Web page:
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Talking with your patients about the COVID-19 vaccines

When it comes to clearing the confusion over the COVID-19 vaccines, some facts and Words That Work can help.

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With the COVID-19 vaccines dominating the news and social media, it’s to be expected that some misinformation has crept in.  As nurses we can do a lot to help clear confusion and ease fears over COVID-19 vaccines.

With the help of Asante’s patient experience team, we’ve put together some facts about the COVID-19 vaccines and Words That Work when discussing the vaccine with patients.

VACCINE FACTS
  • The vaccines were developed with the same stringent safety standards as other vaccines, including clinical trials and safety monitoring.
  • mRNA technology, which was used to develop the Pfizer and Moderna vaccines, is new but not unknown.
  • The CDC uses V-SAFE, a mobile app that monitors side effects and sends follow-up texts.
  • Short-term side effects include fever, body aches and headache. No long-term side effects have yet been noted.
  • Ongoing pandemic precautions may still be required for months after the vaccine is widely available.
WORDS THAT WORK

Ask the patient what questions or concerns they have about the vaccine.

The goal is not to persuade the patient to get the vaccine, but to first build trust and understanding. Asking questions opens the door to sharing information.

Words that work:

  •  “A lot of people have questions or concerns about the COVID-19 vaccine. What questions do you have?”
  • “Tell me more about your reasons for not wanting the vaccine. I would like to understand more about it.”

Listen to the patient.

Listening and validating the patient’s thoughts builds trust and shows empathy.

Words that work:

  • “I get it. It’s new and seems to have come about so quickly.”
  • “I understand. These are such uncertain times right now.”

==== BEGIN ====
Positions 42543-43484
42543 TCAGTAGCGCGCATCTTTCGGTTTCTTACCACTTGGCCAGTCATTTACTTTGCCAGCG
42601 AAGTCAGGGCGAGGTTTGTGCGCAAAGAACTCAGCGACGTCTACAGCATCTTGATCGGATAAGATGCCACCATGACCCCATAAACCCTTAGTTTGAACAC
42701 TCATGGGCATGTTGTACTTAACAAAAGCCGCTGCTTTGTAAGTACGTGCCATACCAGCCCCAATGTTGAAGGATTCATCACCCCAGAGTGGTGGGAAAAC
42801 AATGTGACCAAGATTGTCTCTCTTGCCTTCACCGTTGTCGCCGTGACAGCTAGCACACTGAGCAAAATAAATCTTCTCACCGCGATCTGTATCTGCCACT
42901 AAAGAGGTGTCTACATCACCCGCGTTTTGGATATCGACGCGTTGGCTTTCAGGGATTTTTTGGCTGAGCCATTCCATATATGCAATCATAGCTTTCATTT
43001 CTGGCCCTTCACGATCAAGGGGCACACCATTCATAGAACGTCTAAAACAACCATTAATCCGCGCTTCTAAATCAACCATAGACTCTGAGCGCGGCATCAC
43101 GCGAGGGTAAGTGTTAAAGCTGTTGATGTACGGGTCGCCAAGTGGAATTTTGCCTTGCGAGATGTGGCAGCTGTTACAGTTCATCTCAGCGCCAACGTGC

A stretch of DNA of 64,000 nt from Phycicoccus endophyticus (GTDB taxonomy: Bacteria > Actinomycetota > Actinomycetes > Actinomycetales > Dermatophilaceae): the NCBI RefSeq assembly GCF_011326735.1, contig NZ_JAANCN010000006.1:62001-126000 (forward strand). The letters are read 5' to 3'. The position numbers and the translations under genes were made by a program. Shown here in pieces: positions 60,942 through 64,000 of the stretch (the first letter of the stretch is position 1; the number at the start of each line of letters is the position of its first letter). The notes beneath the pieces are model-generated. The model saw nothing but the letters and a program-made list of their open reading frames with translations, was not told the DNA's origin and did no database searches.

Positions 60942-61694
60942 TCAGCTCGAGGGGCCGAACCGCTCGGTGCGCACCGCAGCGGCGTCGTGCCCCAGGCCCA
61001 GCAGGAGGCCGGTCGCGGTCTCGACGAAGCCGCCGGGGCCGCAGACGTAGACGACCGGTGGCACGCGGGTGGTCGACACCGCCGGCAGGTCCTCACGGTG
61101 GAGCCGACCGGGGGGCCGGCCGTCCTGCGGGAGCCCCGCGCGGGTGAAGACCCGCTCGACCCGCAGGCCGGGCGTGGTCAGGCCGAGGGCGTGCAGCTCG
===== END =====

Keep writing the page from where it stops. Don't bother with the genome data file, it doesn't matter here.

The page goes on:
• “It’s normal to have those concerns.”
  • “Thank you for sharing your thoughts and beliefs with me.”

Ask the patient if you may share information about the vaccine.

Words that work:

  • “Would you like to hear some information about the COVID-19 vaccine?”

Encourage patients to reach out to their providers if they have more questions.

Words that work:

  • “I see you have a lot of questions and that’s great! I encourage you to touch base with your primary provider to see what your best options are.”

If a patient asks if you’re vaccinated.

Team members should never feel obligated to share their own personal information with patients or others about whether or not they have received the vaccine. They may share facts in line with what is shared from Asante but are not required to share their personal health information.

Words that work:

  • “It’s normal to want to know what others are doing. It is my practice to not share my personal health information with anyone. I am happy to share facts about the vaccine and resources available for you to learn more.”

Remember, our goal is not to persuade patients to get the vaccine, but to understand their thoughts and feelings about the vaccine and then support them with information if they are open to hearing it.

— Trina Thomas, patient experience coordinator at ARRMC, contributed to this report

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